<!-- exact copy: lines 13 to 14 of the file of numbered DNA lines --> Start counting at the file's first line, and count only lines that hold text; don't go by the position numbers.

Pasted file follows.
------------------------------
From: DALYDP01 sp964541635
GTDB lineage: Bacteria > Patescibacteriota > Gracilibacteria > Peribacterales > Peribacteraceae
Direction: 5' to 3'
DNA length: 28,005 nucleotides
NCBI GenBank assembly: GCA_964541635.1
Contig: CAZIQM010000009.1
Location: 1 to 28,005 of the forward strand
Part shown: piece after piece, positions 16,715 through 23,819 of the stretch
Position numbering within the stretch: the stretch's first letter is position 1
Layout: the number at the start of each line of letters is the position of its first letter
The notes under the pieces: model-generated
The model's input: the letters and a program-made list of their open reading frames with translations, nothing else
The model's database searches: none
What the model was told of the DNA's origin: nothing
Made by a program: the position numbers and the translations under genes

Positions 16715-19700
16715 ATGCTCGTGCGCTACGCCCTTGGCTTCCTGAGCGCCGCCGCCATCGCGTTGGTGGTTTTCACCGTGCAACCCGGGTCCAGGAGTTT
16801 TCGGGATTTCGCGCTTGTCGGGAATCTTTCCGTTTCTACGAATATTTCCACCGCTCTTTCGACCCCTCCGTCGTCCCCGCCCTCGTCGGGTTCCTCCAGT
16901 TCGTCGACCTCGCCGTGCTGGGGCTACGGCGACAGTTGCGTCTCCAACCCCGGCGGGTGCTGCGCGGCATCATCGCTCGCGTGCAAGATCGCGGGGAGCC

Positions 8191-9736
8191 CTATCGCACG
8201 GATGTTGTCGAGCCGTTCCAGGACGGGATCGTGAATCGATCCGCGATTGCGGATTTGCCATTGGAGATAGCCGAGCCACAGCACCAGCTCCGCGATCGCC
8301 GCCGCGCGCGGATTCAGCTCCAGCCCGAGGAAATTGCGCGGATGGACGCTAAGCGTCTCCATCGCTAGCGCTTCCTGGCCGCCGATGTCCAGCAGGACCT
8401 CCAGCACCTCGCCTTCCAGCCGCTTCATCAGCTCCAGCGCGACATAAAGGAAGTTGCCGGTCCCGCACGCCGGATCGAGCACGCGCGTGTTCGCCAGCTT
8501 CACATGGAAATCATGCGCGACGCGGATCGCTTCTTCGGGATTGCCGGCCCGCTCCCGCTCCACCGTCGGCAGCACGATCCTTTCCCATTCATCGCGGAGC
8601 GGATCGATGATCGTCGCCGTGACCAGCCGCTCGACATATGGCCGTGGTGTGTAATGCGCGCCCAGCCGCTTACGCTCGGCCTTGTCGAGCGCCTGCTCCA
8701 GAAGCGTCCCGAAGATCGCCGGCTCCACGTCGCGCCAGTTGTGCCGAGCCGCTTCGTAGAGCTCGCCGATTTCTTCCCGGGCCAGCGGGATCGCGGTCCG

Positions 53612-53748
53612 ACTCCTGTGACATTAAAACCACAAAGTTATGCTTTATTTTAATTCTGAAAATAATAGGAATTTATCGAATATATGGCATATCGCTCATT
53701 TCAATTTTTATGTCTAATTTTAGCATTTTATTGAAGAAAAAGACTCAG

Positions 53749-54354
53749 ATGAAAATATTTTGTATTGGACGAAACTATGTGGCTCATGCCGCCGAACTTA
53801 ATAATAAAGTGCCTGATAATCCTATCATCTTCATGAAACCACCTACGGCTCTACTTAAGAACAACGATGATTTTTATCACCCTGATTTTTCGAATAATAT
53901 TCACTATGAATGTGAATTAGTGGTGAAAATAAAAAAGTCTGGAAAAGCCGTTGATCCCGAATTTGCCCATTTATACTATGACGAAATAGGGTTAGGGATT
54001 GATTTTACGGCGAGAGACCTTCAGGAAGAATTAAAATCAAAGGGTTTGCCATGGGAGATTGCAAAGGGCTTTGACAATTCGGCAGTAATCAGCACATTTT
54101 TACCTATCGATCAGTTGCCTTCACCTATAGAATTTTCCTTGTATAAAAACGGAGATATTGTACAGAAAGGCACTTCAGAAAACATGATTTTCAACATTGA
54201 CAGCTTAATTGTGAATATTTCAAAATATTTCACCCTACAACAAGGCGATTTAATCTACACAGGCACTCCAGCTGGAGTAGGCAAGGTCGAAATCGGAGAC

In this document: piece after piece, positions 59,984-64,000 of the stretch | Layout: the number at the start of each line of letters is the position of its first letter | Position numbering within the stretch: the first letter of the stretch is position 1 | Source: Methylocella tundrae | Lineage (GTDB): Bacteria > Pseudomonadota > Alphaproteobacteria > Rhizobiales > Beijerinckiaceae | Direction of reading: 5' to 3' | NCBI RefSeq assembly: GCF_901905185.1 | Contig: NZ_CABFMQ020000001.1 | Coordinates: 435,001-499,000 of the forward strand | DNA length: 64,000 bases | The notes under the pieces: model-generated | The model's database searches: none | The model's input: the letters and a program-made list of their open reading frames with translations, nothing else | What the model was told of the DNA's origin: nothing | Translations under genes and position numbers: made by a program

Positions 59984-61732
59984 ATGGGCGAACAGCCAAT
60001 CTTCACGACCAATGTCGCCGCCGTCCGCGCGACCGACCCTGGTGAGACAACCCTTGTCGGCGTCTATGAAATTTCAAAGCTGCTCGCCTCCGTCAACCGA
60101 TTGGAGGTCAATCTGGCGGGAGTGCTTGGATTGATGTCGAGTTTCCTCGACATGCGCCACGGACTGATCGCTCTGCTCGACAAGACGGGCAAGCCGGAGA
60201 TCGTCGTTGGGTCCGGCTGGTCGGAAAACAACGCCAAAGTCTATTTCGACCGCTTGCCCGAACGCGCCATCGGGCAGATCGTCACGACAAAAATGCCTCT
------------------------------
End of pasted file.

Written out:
The model's database searches: none
What the model was told of the DNA's origin: nothing